Greenhouse gas levels at highest point in 800,000 years – IPCC report

Greenhouse gas emissions13 November 2014, Lagos – The world’s top scientists have given their clearest warning of the severe and irreversible impacts of climate change.

In the United Nations Intergovernmental Panel on Climate Change (IPCC) report just released, it warned that greenhouse gas levels are at their highest they have been in 800,000 years, with recent increases mostly due to the burning of fossil fuels.

“Continued emission of greenhouse gases will cause further warming and long-lasting changes in all components of the climate system, increasing the likelihood of severe, pervasive and irreversible impact for people and ecosystems,” the report said.

“Limiting climate change would require substantial and sustained reductions in greenhouse gas emissions which, together with adaptation, can limit climate change risks.”

Speaking on the issue, IPCC chairman, Rajendra Pachauri said the comprehensive report brings together “all the pieces of the puzzle” in climate research and predictions.

“It’s not discrete, and highlights distinct elements of climate change that people have to deal with, but also how you might be able to deal with this problem on a comprehensive basis by understanding how these pieces of the puzzle actually come together,” Dr Pachauri said.

The report reiterates that the planet is unequivocally warming, that burning fossil fuels is significantly increasing greenhouse gas emissions and the effects of climate change like sea level rises are already being felt.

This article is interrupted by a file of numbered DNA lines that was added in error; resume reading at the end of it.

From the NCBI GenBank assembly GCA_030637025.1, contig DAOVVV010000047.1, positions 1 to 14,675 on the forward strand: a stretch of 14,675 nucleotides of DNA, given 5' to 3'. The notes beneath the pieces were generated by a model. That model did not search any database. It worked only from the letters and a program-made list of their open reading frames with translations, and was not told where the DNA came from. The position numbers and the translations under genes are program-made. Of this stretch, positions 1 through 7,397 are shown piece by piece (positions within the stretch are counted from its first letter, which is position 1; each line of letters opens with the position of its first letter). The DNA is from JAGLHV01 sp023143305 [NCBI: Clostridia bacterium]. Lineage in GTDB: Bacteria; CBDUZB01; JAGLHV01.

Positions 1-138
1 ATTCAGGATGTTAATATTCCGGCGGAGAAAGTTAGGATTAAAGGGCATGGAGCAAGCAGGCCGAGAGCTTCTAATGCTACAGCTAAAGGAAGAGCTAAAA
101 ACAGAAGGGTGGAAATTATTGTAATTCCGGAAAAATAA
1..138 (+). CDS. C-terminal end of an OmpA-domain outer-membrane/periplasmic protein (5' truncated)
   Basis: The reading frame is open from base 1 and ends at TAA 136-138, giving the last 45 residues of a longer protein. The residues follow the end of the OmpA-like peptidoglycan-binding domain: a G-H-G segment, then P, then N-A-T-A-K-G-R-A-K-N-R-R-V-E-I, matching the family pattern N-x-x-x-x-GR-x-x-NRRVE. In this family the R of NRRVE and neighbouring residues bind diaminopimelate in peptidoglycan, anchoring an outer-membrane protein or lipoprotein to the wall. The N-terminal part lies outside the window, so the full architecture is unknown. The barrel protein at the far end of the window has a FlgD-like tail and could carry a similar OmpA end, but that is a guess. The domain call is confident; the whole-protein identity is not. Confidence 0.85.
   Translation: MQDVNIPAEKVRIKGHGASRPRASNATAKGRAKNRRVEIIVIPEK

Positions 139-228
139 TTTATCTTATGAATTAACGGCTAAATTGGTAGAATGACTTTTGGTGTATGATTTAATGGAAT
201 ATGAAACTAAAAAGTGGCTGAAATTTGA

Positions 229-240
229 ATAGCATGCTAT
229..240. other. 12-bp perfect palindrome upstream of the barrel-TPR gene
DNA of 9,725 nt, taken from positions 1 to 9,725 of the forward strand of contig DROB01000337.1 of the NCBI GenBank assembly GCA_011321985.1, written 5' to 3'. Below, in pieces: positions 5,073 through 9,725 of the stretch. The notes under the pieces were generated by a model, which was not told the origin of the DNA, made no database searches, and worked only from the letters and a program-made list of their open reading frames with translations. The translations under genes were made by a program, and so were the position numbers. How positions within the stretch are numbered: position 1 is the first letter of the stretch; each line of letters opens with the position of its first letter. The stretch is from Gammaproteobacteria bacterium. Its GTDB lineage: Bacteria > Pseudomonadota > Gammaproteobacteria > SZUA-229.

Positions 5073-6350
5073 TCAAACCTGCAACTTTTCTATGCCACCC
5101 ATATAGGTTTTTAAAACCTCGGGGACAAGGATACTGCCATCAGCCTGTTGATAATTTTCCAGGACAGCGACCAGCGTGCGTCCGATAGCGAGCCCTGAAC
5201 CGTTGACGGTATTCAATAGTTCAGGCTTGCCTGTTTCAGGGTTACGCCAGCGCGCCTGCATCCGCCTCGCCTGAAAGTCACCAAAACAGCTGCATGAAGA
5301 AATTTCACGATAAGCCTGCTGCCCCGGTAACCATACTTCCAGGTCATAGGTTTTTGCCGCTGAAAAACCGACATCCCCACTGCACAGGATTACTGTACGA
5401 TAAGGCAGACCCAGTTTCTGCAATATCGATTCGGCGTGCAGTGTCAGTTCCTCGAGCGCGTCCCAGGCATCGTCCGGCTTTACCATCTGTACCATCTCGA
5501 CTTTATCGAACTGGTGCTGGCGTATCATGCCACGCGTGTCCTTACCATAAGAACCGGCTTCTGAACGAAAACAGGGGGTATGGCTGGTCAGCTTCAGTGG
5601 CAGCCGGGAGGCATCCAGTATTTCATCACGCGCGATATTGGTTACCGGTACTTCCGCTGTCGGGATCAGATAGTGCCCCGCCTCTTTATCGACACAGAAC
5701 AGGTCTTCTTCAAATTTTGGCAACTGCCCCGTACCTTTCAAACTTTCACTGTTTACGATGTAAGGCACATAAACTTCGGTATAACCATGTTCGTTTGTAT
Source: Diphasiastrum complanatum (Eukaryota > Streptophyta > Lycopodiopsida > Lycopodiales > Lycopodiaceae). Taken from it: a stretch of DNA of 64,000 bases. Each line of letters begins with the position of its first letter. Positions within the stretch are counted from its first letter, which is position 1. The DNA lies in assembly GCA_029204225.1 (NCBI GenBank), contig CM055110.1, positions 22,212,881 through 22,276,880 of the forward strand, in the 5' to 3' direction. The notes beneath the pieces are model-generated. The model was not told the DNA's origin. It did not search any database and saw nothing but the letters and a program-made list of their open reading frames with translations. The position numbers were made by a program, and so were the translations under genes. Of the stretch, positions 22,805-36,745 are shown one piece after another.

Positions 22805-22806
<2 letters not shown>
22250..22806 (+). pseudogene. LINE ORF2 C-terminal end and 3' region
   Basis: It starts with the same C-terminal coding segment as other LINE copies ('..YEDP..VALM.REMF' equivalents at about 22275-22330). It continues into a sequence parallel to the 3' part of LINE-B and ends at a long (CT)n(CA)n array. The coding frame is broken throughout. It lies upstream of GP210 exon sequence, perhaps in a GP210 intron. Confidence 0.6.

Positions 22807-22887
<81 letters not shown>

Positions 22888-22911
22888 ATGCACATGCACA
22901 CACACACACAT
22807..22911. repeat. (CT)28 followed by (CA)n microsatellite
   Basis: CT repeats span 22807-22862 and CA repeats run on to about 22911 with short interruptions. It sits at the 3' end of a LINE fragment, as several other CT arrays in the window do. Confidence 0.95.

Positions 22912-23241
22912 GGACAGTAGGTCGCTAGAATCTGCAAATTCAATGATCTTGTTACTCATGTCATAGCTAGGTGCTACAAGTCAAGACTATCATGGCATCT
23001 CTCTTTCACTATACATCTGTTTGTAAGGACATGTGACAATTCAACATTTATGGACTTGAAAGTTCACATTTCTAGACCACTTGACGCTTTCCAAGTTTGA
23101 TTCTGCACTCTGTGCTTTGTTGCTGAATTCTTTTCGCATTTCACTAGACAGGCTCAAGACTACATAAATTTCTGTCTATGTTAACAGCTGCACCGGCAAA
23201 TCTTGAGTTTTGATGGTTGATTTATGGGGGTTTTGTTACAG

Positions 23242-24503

The report also said most of the world’s electricity should be produced from low carbon sources by 2050 and that fossil fuel burning for power should be virtually stopped by the end of the century.

Last month, Australian Prime Minister, Tony Abbott said coal is “good for humanity” and will be the “world’s main energy source for decades to come” as he opened a new mine in central Queensland.

IPCC vice-chair Jean-Pascale van persele said while Mr Abbott was correct to point out the world could not end its reliance on fossil fuels for energy immediately, change was necessary.

“The continued usage of fossil fuel could damage not only the environment but more substantially even the habitability of the planet and could erode the possibility to keep this planet habitable,” he said.

“He’s right, but the IPCC is right as well, and this is why climate negotiations, where the different bits of information including about the importance of energy in development, need to be taken into account and that’s also why the climate negotiations are so difficult.

Speaking on the report, United Nations secretary-general Ban Ki-moon said it was the most comprehensive appraisal of climate change yet and that human influence was clear.
*Sebastine Obasi-Vanguard

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